In a study published in Nature, researchers describe that rock fragments produced unintentionally today by primates in Serra da Capivara National Park in Brazil resemble tools made deliberately 2.6 million years ago by ancestors of humans.
New genetic research from an international team including McMaster University, University of Helsinki, Vilnius University and the University of Sydney, suggests that smallpox, a pathogen that caused millions of deaths worldwide, may not be an ancient disease but a much more modern killer that went on to become the first human disease eradicated by vaccination.
Good news for archaeologists and natural scientists! You will be able to continue to use the radiocarbon method as a reliable tool for determining the age of artifacts and sample materials.
A new study demonstrates strong genetic evidence that, when man first settled into the Tibetan plateau, the recently domesticated Tibetan Mastiff interbred with the Tibet grey wolf, and a DNA swap being introduced at two genomic hotspots is the key to acquiring their special high altitude powers. And in a spectacular coincidence, it turns out to be the same location, same gene, same mechanism -- interbreeding -- as in humans with an ancient hominid known as the Denisovans.
Eleven-thousand years ago, a Syrian community began a practice which would change man's relationship with his surroundings forever: the initiation of cereal domestication and, with it, the commencement of agriculture, a process which lasted several millennia. The discoveries, made at the Tell Qarassa North archaeological site, situated near the city of Sweida in Syria, are the oldest evidence of the domestication of three species of cereal: one of barley and two of wheat (spelt and farrow).
A collection of 780,000-year-old edible plants found in Israel reveals the plant-based diet of the prehistoric man and is the largest and most diverse in the Levantine corridor linking Africa and Eurasia.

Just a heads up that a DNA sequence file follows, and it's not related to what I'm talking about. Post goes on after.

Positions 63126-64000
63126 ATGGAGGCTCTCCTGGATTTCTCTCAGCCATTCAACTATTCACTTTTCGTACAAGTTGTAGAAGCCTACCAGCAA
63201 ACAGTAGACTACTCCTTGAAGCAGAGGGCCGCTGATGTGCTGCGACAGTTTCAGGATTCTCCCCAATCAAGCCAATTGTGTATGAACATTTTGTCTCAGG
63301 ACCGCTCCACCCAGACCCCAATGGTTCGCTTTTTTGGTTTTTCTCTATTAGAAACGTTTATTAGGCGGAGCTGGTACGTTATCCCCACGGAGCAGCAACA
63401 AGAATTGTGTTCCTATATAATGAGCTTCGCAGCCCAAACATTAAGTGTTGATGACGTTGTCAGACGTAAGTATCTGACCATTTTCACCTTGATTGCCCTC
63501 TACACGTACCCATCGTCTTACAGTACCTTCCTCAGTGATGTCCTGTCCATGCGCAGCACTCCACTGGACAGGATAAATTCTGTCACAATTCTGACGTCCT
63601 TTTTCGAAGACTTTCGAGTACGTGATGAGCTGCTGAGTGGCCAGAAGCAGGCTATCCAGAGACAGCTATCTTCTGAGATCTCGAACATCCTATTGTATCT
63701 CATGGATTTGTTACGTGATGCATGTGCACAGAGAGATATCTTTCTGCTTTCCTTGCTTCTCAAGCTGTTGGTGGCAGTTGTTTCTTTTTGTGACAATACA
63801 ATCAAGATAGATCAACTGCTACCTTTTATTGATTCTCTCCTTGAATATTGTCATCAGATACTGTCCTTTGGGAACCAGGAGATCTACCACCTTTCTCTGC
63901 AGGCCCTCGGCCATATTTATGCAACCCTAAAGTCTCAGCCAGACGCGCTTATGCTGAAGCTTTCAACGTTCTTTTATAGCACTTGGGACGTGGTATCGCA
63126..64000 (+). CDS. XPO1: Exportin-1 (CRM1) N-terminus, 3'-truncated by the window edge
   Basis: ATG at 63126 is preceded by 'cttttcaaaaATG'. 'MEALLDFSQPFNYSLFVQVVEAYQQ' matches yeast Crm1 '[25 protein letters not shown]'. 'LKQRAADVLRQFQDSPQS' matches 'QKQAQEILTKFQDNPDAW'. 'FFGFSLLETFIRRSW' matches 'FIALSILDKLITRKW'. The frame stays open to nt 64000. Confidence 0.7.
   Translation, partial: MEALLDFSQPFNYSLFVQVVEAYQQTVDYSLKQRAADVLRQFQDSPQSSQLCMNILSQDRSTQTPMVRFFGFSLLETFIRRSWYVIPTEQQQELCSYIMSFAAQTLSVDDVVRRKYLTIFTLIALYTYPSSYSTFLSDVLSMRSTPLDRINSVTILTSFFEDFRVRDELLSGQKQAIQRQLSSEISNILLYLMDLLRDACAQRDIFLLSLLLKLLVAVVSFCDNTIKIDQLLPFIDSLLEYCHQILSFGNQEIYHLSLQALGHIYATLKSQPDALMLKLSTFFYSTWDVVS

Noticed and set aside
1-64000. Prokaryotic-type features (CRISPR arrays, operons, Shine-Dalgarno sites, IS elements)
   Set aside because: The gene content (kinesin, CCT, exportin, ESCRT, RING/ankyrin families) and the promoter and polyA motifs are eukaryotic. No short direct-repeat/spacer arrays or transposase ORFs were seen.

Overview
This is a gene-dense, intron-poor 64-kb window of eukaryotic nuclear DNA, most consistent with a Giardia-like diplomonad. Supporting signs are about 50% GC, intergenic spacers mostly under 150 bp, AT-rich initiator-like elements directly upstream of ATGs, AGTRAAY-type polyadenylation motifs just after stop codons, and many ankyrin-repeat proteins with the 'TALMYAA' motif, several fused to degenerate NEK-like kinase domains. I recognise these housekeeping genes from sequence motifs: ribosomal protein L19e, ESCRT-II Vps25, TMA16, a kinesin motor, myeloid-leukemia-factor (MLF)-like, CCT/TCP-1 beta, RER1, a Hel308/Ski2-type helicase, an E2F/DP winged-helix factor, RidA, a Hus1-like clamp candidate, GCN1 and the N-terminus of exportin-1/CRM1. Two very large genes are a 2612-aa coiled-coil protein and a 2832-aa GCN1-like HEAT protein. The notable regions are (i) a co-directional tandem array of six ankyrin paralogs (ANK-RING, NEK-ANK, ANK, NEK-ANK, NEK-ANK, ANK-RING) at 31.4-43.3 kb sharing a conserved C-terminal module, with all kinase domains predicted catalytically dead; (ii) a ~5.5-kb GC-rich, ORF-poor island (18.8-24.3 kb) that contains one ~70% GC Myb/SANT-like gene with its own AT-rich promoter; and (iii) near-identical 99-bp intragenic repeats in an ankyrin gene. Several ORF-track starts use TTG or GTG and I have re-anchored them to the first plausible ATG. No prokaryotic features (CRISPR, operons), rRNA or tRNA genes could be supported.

A team of international archaeologists believe a pair of mummified legs on display in an Italian museum may belong to Egyptian Queen Nefertari -- the favorite wife of the pharaoh Ramses II.
A new study shows that the process of cultivation and domestication of cereals occurred at different times across southwest Asia. The analyses of plant remains from archaeological sites dated to around 11,600-10,700 years ago suggest that in regions such as Turkey, Iran and Iraq, legumes, fruits and nuts dominated the diet, whereas cereals were the preferred types of plants in Jordan, Syria, Palestine and Israel. This means that Neolithic plant-based subsistence strategies were regionally diverse.
An analysis of 2,000-year-old human remains from several regions across the Italian peninsula has confirmed the presence of malaria during the Roman Empire, addressing a longstanding debate about its pervasiveness in this ancient civilization.
Industrial pollution may seem like a modern phenomenon, but in fact, an international team of researchers may have discovered what could be the world's first polluted river, contaminated approximately 7,000 years ago.